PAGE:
Systems software such as Operating Systems (OS) or hypervisors are a cornerstone of modern computer systems' security: they aim to protect and isolate user applications, while being themselves resilient against various types of attacks. In this talk I will present a set of contributions exploring the use of multi-ISA systems as well as emerging isolation technologies for systems software security. In a first part of the talk, I will present HeterSec, a framework allowing to secure applications by executing them on top of multi-ISA systems composed of commodity servers. Next, I will present LibHermitMPK, a unikernel (library OS) written in Rust and leveraging the Memory Protection Keys (MPK) technology to provide isolation between user and kernel space, as well as between safe and unsafe kernel components. Finally, I will talk about ongoing work regarding the development of FlexOS, a flexible and modular OS design whose compartmentalization and protection profile can easily and cost-efficiently be tailored towards a specific application or use-case at build time, rather than at design time as it is the case for traditional OSes.Relevant links:
Information protection has been a challenge since the inception of computing, where modern environments prioritize functionality over security, resulting in permiscuous monolithic runtimes that allow access to more information than necessary. As a result, we continue to see attacks from the low-level (e.g. control-flow hijack) to the high-level (e.g. privilege escalation, information leakage, confused deputies). Least-authority compartmentalization is the standard solution, however, most techniques are single purpose, hard to use, and inefficient.
In this talk, I describe the Nested Kernel architecture, a general purpose operating system organization and methodology that nests an efficient, tamper-proof security monitor directly into monolithic runtimes. The Nested Kernel is then used to provide data protection and separation services for decomposing and securing elements inside the system. One of the core insights is to virtualize privilege using self-protection techniques. Similar to but much smaller than a microkernel, a nested kernel provides isolation within single-address space environments for the sake of performance, ease of integration, and programmable protection. Although similar to an Exokernel, the Nested Kernel is a specialized kernel that limits access by virtualizing a thin interface so that protection can be enforced on that runtime itself, rather than safely exporting its use.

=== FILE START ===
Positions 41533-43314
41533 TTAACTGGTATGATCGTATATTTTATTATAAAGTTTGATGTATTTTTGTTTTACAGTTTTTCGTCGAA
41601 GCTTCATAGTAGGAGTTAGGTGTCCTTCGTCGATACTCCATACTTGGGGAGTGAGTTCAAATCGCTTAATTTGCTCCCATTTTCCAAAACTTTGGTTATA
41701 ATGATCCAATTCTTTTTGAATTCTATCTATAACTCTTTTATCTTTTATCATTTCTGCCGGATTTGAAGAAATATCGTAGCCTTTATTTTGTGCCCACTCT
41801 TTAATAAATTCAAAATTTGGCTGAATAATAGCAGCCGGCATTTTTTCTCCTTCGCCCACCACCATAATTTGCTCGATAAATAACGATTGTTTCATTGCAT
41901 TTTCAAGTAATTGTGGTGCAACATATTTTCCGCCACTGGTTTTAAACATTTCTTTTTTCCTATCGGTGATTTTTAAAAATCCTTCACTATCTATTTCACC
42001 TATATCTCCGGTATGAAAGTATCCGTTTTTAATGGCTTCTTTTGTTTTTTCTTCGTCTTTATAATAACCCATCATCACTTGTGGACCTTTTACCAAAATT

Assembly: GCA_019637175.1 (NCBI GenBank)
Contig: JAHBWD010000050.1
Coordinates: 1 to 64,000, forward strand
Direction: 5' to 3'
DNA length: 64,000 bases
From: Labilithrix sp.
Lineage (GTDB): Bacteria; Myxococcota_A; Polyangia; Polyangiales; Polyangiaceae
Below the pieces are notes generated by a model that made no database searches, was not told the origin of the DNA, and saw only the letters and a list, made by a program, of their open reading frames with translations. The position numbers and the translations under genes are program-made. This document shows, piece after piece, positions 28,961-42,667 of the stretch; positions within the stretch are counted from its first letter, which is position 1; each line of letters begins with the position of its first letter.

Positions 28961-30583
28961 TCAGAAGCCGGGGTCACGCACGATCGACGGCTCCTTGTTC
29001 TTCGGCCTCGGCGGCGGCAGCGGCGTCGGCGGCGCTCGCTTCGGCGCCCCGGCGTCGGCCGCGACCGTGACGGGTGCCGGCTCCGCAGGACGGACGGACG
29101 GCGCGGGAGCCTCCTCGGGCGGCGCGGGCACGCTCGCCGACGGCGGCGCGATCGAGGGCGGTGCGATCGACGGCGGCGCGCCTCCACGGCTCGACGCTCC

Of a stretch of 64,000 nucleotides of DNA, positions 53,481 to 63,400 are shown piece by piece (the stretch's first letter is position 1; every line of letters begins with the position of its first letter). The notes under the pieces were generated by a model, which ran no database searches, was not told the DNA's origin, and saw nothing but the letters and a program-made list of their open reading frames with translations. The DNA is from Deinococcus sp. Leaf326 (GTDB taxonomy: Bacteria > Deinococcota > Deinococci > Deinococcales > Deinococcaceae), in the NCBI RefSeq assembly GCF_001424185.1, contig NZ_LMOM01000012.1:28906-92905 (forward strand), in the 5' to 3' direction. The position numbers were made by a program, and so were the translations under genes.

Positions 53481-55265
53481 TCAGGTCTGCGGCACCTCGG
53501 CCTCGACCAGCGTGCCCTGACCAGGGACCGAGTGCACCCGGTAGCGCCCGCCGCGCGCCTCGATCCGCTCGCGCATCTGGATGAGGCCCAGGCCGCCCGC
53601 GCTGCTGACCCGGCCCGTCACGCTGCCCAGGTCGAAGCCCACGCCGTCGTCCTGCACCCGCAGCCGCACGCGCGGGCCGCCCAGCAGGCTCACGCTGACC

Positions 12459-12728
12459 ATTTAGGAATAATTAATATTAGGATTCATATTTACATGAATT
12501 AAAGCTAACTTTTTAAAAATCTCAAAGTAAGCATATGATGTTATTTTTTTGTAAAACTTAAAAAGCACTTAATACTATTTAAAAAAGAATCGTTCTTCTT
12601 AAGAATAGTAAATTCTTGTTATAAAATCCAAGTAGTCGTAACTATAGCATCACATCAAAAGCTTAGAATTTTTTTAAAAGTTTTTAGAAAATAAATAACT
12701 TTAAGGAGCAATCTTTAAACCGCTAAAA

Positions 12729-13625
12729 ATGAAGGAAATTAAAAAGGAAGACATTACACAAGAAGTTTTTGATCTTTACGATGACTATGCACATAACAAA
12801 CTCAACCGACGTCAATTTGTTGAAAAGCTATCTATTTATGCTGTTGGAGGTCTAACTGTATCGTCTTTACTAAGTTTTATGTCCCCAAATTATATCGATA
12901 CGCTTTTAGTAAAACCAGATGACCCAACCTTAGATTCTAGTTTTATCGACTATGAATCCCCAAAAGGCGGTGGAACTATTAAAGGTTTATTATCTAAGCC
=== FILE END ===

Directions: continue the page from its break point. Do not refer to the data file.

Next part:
The Nested Kernel has been implemented in many prototypes, demonstrating efficient and portable protection in diverse system software (Xen, FreeBSD, Linux, Android, UNIX Processes) while using commodity and custom hardware (ARM-PT, ARM-TZ, ARM-NPT, x86-64, VT-x, SFI, VMFUNC, and MPK), and even influenced the design of custom Apple hardware. Nested Kernel prototypes demonstrate that it is possible to retrofit security into existing and popular systems with programmable, powerful, and incrementally deployable intra-space protection services, providing the foundation for future work in securing our systems. I conclude by sketching a path forward for a "micro-evolution" of monolithic systems.Relevant links: